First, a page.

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Heart Attack Risk for Diabetics

A study from the University of Dundee in Scotland shows that neither antioxidants nor aspirin pills prevent heart attacks in diabetics (British Medical Journal, October 2008). Heart attacks occur when a plaque breaks off from the walls of a coronary artery and travels down an ever-narrowing artery to form a clot and block the flow of blood to the heart muscle. Aspirin helps to prevent clotting and therefore prevents heart attacks. Ibuprofen and other nonsteroidal pain medications block aspirin so they can increase clotting and heart attack risk in susceptible individuals.

One of the strongest risk factors for a heart attack is diabetes; 80 percent of diabetics die of heart disease. Diabetes could be such a strong risk factor for heart attacks that aspirin does not prevent it, or it may be that aspirin should be prescribed only for people with established symptomatic heart disease.

Other studies show that taking antioxidant vitamins (500 milligrams of vitamin C every day, 600 units of vitamin E every other day or 50 milligrams of beta carotene every other day) does not prevent heart attacks (Archives of Internal Medicine, August 2007). As of today, there is no evidence that taking antioxidant pills helps to prevent heart attacks. Now many scientists think that you should aim to prevent your mitochondria from making excessive amounts of oxidants. The cells of your body have tiny chambers in them called mitochondria that help convert food to energy. When they do this, they knock of electrons from nutrients, and these extra electrons can eventually end up attached to oxygen. Electron-charged oxygen, called reactive oxygen species or free radicals, then attach to the DNA in cells to damage them and shorten life.

At this time, the only practical ways to reduce the amount of oxidants produced by mitochondria are exercise or calorie restriction with adequate nutrients. Both help the mitochondria burn food to produce fewer oxidants. In the future the same effect may be accomplished with chemicals, such as resveratrol or dichloroacetate, but studies of these substances in animals have not yet been successfully applied to humans.

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Dear Dr. Mirkin: What causes side stitches when I run?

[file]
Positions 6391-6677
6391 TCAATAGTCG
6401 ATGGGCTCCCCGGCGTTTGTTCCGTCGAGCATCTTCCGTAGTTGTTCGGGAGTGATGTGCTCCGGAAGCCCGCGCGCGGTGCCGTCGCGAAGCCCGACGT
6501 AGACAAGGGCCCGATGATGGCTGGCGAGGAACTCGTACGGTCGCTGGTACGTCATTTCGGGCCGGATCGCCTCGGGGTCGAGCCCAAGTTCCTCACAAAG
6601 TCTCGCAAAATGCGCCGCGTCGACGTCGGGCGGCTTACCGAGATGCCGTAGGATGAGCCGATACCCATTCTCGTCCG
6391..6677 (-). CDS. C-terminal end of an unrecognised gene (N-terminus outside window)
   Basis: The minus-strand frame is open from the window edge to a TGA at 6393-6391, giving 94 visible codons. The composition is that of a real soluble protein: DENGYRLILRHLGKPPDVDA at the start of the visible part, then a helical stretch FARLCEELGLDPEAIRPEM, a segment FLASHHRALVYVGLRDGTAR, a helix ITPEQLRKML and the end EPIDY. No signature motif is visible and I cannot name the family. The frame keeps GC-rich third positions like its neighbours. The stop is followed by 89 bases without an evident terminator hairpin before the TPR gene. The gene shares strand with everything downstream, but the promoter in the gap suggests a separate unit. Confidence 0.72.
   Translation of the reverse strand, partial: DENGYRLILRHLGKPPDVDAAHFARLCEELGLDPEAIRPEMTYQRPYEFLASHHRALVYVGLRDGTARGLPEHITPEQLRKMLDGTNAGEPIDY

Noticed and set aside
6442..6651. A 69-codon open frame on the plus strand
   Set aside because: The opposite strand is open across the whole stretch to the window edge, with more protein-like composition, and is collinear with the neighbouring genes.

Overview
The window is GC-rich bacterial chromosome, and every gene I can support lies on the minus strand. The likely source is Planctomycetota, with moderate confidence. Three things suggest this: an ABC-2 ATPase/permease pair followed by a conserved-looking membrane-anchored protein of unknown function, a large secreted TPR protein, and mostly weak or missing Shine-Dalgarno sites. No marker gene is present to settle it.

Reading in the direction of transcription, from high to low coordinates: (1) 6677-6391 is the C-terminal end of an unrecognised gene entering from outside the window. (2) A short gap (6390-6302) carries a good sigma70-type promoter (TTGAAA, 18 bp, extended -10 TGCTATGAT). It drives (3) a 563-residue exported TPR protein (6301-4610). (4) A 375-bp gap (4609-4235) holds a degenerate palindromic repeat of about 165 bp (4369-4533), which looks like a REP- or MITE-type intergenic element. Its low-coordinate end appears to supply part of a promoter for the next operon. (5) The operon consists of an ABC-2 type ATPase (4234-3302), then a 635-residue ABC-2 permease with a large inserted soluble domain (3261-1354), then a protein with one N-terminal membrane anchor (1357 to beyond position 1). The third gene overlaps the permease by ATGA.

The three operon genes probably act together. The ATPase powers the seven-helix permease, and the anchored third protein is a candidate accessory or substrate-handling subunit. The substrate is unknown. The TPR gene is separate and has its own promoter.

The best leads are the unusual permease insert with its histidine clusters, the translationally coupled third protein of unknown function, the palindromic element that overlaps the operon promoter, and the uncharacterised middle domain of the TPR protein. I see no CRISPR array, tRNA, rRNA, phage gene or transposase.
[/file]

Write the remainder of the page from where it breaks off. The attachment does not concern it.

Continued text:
Side stitches are caused by a stretching of the ligaments that run downward from the diaphragm to hold up the liver. You breathe once for each two strides. You breathe out when one foot, usually the right, strikes the ground. So, your diaphragm goes up when the force of your foot strike causes your liver to go down. This stretches the ligaments to cause pain. You can relieve the discomfort by stopping running and pressing your fingers deep into your liver to raise it up toward your diaphragm. At the same time, purse your lips and blow out as hard as you can against the tightly held lips. Pushing the liver up releases the stretched ligaments. Breathing out hard against resistance lowers your diaphragm. The pain usually goes away immediately and you can resume running.

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Dear Dr. Mirkin: Which vegetables and fruits are most healthful?

All edible plants contain beneficial substances (phytochemicals) so the best strategy is to eat as wide a variety as possible. Many studies have been done to isolate specific phytochemicals and their related health benefits, but there are probably thousands more that we have not yet identified. One recent study with 472,081 participants, aged 50–71 years, in the NIH-AARP Diet and Health Study shows that people who eat a lot of fruits and vegetables from the rosaceae, convolvulaceae and umbelliferae families are at significantly reduced risk for lung cancer (American Journal of Epidemiology, September 12, 2008).

Rosaceae (the rose family) include raspberries, strawberries and most other berries; apples, cherries, peaches, plums and many other tree fruits. Convolvulaceae (morning glory family) include sweet potatoes, while umbelliferae (parsley family) include carrots, parsnips, celery, and many of the seasoning seeds such as caraway, anise, fennel, coriander and dill.

In this study, total intake of fruits and vegetables did not appear to be associated with reduced lung cancer risk. This supports the cofactor theory of disease. Many different behaviors increase risk for lung cancer. Combining smoking with lack of vegetables increases your risk beyond that of just smoking. Other factors include eating meat, lack of vitamin D, obesity and lack of exercise. More on phytochemicals (the beneficial substances in plants)

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Favorite Sweet Potato Recipes

Sweet Potato Bisque
Sweet Potato Curry
Baked Sweet Potatoes and Onions
Sweet Potato Salad with Pineapple

You'll find lots of recipes and helpful tips in The Good Food Book - it's FREE

June 22nd, 2013
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About the Author: Gabe Mirkin, MD

Sports medicine doctor, fitness guru and long-time radio host Gabe Mirkin, M.D., brings you news and tips for your healthful lifestyle. A practicing physician for more than 50 years and a radio talk show host for 25 years, Dr. Mirkin is a graduate of Harvard University and Baylor University College of Medicine. He is board-certified in four specialties: Sports Medicine, Allergy and Immunology, Pediatrics and Pediatric Immunology. The Dr. Mirkin Show, his call-in show on fitness and health, was syndicated in more than 120 cities. Read More
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